There’s something to wait for, then there’s to wait for the second half of You better call Saulis the last season. You better call Saul Season 6 returns with its final six episodes on July 11th, which is only a few weeks away, but tell those of us who are absolutely Dying to know what will happen after that bombshell mid-season finale. involving Howard Hamlin (Patrick Fabian), Lalo Salamanca (Tony Dalton), Jimmy McGill (Bob Odenkirk) and Kim Wexler (Rhea Seehorn).
While the best way to kill time until then is to watch more You better call Saul, maybe you should branch out and look at something else. But nothing much different! We’ve put together a list of shows that share something similar with You better call Saul — naturally, we did not include breaking Badsince we’re guessing you’ve seen it before – whether they present a different take on the legal profession, whether they involve clever crooks and smarter crooks, or whether they’re darkly comical with serious stakes.
barry is a spectacle difficult to explain. It’s about a hitman who gets into acting after attending a class, but it’s so much more than his elevator pitch. In no time, the show can go from funny and light-hearted to violent and meditative. This is a show that will have you hooked from the very first episode. Much like the viewer’s complex relationship with Jimmy McGill, you’ll find yourself both sympathetic and terrified of Barry, which does credit to Bill Hader’s ability to dig into the title character’s darkest impulses alongside his desperation to do better. . [Trailer]
The good fight is another legal drama that will have you hooked thanks to its solid cast and sharp writing. A spin-off from The good wife (don’t worry, you can dive straight into this series without having seen the other one), The good fight has spent many seasons tackling burning issues while dishing out some of the best interpersonal drama on television. Come for the legal thrills and stay for Delroy Lindo and Christine Baranski who bring Robert and Michelle King’s twisted take on current events to life with their Emmy-worthy performances. [Trailer]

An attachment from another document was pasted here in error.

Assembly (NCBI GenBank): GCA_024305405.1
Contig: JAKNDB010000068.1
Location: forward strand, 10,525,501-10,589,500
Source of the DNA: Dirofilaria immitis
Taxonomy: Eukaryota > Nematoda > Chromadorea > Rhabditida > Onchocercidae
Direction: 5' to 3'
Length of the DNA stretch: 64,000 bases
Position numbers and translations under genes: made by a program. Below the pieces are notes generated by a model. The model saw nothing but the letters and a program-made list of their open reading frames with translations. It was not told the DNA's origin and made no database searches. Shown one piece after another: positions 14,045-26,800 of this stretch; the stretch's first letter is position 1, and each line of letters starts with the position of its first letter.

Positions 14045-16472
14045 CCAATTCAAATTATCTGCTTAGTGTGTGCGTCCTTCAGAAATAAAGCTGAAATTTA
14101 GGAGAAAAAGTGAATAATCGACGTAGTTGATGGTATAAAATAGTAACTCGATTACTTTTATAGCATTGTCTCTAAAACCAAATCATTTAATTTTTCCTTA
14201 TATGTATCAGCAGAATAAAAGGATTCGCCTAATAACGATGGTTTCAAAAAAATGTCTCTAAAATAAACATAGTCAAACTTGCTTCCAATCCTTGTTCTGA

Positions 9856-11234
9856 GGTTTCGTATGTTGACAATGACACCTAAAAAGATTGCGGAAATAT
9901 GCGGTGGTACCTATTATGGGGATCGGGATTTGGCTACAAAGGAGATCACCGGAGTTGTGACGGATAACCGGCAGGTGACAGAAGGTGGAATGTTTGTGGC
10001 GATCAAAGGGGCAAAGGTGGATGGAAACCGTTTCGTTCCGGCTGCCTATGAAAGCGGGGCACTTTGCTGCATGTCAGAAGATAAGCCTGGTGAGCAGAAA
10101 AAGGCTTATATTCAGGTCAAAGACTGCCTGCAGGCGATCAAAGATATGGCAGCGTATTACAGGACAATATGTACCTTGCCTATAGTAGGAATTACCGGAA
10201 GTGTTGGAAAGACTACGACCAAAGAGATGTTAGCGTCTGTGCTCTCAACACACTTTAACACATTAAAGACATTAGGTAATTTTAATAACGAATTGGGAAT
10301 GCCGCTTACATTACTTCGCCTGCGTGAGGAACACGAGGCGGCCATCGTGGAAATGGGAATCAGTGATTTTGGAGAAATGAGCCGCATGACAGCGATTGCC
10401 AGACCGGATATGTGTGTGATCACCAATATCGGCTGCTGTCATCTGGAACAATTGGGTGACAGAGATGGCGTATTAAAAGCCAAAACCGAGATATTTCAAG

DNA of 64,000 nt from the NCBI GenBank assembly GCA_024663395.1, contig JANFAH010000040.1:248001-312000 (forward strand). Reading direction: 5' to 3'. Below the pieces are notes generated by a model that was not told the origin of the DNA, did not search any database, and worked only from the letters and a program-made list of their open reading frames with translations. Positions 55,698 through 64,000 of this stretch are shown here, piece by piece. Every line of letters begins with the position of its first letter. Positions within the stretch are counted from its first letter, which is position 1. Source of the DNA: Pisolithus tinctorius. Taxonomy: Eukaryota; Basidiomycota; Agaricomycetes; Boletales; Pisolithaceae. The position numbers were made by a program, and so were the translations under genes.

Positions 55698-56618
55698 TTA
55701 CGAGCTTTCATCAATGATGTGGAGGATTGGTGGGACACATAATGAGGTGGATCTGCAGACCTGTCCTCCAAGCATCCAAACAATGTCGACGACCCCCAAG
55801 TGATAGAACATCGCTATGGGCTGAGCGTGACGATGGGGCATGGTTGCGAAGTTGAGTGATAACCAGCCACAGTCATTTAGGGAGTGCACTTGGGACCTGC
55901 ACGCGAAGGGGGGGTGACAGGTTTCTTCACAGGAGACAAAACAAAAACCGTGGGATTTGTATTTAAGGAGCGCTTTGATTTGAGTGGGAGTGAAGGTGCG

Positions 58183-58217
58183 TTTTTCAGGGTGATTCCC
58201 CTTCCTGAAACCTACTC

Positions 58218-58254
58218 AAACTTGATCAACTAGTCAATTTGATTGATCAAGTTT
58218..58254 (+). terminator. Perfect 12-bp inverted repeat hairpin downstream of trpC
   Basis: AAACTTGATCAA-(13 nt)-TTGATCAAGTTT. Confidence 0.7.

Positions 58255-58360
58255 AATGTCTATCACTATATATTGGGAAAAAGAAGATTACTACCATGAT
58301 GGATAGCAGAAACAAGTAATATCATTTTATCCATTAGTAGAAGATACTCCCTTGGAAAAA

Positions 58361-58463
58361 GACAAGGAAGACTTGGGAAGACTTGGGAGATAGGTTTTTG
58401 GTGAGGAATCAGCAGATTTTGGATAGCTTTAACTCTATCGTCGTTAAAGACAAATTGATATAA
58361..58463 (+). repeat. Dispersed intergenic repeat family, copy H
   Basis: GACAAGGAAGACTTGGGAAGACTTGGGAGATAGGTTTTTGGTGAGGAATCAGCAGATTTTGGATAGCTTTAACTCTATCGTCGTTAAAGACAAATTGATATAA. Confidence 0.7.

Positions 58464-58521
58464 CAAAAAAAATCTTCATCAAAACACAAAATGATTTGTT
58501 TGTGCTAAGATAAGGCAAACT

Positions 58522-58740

If you’re looking for complex stories about laws and how they impact people, look no further than the moving limited series show me a hero. Derived from Thread creator David Simon, the six-episode series follows Nick Wasicsko (Oscar Isaac, awesome as always), a former cop and now city councilman who runs for mayor and finds himself entangled in bureaucracy, bureaucracy and racial division. , as a proposed public housing development in Yonkers is facing fierce opposition from the predominantly white neighborhood. The series is punctuated by great courtroom scenes, engaging legal battles, and resonant social and political messages. [Trailer]
It’s like feeling Boardwalk Empire lost in time. He never lived up to the expectations set by his obvious influence, The Sopranosand eventually the show was eclipsed, oddly enough, by breaking Bad, released around the same time. But do not get me wrong, Boardwalk Empire deserves mention alongside the big names in “prestige television”, and its relentless tension and focus on changing social mores during the prohibition era of the 1920s make it a solid pick for any fan. of You better call Saul. [Trailer]